Virtual Field Trip from

Locality: Durban-Corbières road cut

It is important that you access this field trip on a laptop or desktop PC.

Click on any image to enlarge it - you will need to zoom in to see sufficient detail.

Where are we? A road cutting along the D50 road, southeast of the village of Durban-Corbières, in the Corbières wine region, and in the northern foothills of the Eastern Pyrenees. Take a good look around the area in Google Maps and Streetview (2011 images).

Link to the online geological map. Our locality is immediately to the right of the s at the end of the place name Durban-Corbières, within the t7-8 unit.

Interpreted extract from Capendu and Tuchan sheets of the 1:50,000 Geological Map © BRGM. * marks the field location

Stratigraphy: this section is located entirely within the Upper Triassic (Carnian-Norian) 'Keuper Marl'. The equivalent lithostratigraphic unit in the UK is the Mercia Mudstone Group (which is the bedrock for much of the city of Derby, and is seen from time to time in temporary outcrops during construction projects at the University of Derby's Kedleston Road site).

Tasks: describe the lithologies, field relationships and structures in this outcrop. Comment on the style(s) of deformation. How do the small-scale structures seen here relate to the large-scale tectonics of the Northern Pyrenees?

There's a lot to see and do at this location, and we usually spend up to 2 hours here. The photos below are your outcrops, and you'll need to spend time studying them in detail, and working out the relationships between them. These photographs were taken over a period of more than 20 years, and the outcrop has been much modified during that time by weathering and erosion of the soft lithologies.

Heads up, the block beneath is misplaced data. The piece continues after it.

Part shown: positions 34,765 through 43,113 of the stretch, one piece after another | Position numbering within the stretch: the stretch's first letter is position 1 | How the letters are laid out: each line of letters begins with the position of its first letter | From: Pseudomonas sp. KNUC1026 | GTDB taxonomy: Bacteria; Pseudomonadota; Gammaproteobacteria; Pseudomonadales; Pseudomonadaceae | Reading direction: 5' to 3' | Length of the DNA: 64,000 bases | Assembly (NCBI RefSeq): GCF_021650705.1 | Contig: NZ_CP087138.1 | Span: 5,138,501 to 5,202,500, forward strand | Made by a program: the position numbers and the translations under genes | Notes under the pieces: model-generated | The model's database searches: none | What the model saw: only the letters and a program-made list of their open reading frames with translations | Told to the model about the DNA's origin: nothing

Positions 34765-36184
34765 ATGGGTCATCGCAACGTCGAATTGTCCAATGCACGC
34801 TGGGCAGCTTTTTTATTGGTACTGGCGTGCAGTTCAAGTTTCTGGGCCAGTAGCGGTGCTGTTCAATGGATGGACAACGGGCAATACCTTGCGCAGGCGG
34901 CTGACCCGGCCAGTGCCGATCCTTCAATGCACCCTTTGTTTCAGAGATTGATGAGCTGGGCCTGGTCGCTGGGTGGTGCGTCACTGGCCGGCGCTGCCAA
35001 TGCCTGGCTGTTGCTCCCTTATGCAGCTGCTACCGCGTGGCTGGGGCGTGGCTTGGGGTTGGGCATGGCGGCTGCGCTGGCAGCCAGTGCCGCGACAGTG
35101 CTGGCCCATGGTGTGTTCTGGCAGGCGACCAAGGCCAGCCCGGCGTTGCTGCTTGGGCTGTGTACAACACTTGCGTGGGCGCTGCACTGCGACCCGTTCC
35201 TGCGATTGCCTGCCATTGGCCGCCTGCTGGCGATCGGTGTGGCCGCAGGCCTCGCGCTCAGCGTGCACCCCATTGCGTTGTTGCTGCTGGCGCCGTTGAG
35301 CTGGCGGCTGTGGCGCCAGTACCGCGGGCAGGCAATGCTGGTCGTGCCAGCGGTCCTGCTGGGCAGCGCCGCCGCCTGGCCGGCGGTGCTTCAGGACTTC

The outcrops - north end

These photographs start at the north end of the road cut (the left end of the Streetview image). Pay particular attention to field relationships

Figure 1. General view of the northern end of the outcrop.

Figure 2. Detail of the central part of Figure 1. White and grey material is gypsum; red is mostly siltstone.

Figure 3. Closer view of the right-hand end of Figure 1. Describe and explain the differences between the lower and upper parts of the outcrop.

Figure 4. Detail of Figure 3. Grey and bright red are gypsum; dull red is siltstone.

Figure 5. Detail of Figure 4. Note the dissolution features on the gypsum, due to water running down the road cut.




The outcrops - centre

Figure 6. In this set of images, once again gypsum is white or colourless; the red beds are siltstone.

Figure 7. Closer view of Figure 6.

Figure 8. To the right of Figure 6.

Figure 9. Closer view of the upper part of Figure 8.

Figure 10. To the right of Figure 6.

Figure 11. To the right of Figure 6.



The outcrops - south end

Figure 12. Same colour scheme. The low hills in the middle distance are blocks of Triassic limestone within the thrust zone.

Figure 13. The south end of the outcrop.

Figure 14. Close-up of the central part of Figure 13.



The outcrops - zooming in

Most of these photos are from the central and southern parts of the outcrop.

Figure 15.

Figure 16

Figure 17.